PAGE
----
Donald Berwick, MD, first coined the term “Triple Aim” for the goals of the emerging health care world.1 Emergency medicine has clinical ABCs as cornerstones of the specialty. Today, as the new health care world emerges, there are significant challenges and opportunities that will redefine the meaning of EM’s practice management ABCs; a new “EM Triple Aim” is at hand.
The first significant impetus to change was the Centers for Medicare & Medicaid Services (CMS) announcement making provider payment data available to the public.2 This change now provides critical information to everyone on how physicians have been paid by Medicare. In the context of other changes, this initial move by CMS will likely stand as an industry cornerstone/landmark change as it will have an impact throughout the provider community.
The second industry move of importance for physicians was the recent announcement by Aetna, Humana, and UnitedHealthcare of virtually the same change, namely the release of their payment data to the public.3
Along these same lines, it is important to recognize a very important article by Bob Herman, in which he potentially links the first two and begins exploring the potential for Medicare to become the health care industry’s sole payer.4 Although the article itself addresses hospital finances, it is prudent to take note of it. This may not be as far-fetched as one might think. Emergency physicians need to be armed with the facts and prepared to aggressively deal with several related changes and industry maneuverings that could potentially have a dramatic impact on the finances and even the survival of individual EM practices (see sidebar).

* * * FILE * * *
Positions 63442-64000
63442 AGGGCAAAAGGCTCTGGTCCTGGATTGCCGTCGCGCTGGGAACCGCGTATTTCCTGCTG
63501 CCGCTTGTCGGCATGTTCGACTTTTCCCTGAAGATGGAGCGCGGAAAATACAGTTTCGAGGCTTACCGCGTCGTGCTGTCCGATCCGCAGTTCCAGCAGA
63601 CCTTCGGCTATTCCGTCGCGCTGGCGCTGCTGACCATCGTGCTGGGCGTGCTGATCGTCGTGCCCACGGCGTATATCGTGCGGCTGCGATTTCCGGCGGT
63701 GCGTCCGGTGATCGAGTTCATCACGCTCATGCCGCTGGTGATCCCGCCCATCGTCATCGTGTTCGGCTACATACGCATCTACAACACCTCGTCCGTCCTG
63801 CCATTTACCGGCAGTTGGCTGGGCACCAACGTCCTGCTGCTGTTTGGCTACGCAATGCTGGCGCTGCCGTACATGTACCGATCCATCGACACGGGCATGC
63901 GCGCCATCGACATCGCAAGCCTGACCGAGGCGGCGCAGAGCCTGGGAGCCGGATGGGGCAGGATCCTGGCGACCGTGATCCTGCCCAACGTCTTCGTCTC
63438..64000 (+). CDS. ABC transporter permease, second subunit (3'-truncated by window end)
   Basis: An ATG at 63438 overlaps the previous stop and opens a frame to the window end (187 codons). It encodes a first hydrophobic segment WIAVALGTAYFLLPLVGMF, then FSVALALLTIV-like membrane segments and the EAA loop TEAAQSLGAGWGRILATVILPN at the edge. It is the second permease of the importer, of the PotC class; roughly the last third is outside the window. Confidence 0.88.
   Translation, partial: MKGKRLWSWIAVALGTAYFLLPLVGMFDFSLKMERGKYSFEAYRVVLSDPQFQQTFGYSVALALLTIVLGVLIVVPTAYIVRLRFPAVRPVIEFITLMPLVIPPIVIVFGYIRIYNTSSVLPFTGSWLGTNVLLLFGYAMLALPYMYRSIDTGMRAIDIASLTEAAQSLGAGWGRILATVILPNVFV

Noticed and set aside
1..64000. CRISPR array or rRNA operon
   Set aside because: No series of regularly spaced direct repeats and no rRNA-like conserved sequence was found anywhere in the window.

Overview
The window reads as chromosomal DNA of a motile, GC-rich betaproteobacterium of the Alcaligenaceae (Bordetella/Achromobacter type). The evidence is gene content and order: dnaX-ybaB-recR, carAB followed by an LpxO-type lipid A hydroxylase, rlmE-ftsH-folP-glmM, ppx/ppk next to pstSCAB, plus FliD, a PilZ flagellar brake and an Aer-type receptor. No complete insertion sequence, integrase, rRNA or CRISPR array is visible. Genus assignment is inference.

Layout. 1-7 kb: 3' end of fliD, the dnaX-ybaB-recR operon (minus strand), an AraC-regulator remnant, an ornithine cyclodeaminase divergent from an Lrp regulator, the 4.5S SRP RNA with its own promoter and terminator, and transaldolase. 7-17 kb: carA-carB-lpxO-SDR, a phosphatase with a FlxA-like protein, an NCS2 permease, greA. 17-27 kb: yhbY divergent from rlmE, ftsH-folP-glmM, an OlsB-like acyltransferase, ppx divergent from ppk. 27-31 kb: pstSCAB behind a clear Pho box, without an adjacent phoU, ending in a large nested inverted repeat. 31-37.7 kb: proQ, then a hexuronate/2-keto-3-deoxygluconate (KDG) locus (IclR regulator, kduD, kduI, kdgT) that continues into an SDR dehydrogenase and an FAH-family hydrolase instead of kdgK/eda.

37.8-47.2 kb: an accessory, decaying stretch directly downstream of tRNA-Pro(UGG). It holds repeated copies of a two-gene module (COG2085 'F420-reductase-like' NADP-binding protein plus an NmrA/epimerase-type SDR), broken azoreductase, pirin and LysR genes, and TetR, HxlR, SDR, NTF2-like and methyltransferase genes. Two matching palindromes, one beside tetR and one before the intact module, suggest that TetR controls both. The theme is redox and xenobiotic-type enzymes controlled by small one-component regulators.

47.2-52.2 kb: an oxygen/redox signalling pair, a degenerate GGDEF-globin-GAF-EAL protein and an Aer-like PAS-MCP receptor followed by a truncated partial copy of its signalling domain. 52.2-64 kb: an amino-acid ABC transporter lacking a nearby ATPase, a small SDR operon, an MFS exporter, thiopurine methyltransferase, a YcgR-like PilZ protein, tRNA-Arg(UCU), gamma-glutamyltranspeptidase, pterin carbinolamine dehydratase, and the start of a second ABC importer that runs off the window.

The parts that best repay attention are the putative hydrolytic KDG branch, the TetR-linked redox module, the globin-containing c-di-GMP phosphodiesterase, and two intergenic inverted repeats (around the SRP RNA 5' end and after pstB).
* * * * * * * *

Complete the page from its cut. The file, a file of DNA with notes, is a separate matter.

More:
What might these changes mean for EM? These are major structural changes and shifts in the macroeconomic and demographic landscape that could have significant impact EM practices. The big-picture issues involve hospitals maneuvering to engage the insurance industry. Medicaid expansion certainly offers the potential for EM reimbursement to increase at least slightly, but it will be dependent on the actual levels of reimbursement. The explosion of the urgent care industry coupled with the retailization of health care definitely have the potential to significantly change the acuity mix of EM practices.
The insurance industry poses a challenge that necessitates constant vigilance of critical indices of EM practices.
Simultaneous, with these changes, we are living in an emerging health care world of physician engagement, alignment, and integration, with the hospital C-suite expecting the physician community to “get on board” with these changes that are beginning to significantly impact hospital finances. A hallmark of EM is its central role in triggering hospital admissions, with the emergency department accounting for at least 68 percent of hospital admissions.5 This landscape is, however, changing as hospitals move toward providing more care in outpatient settings. As the latter occurs, it can have a devastating financial impact on hospital finances, especially if hospital admissions substantially decline, which has been seen recently in suburban Philadelphia.6 The central role of EM in the hospital admission issue remains paramount.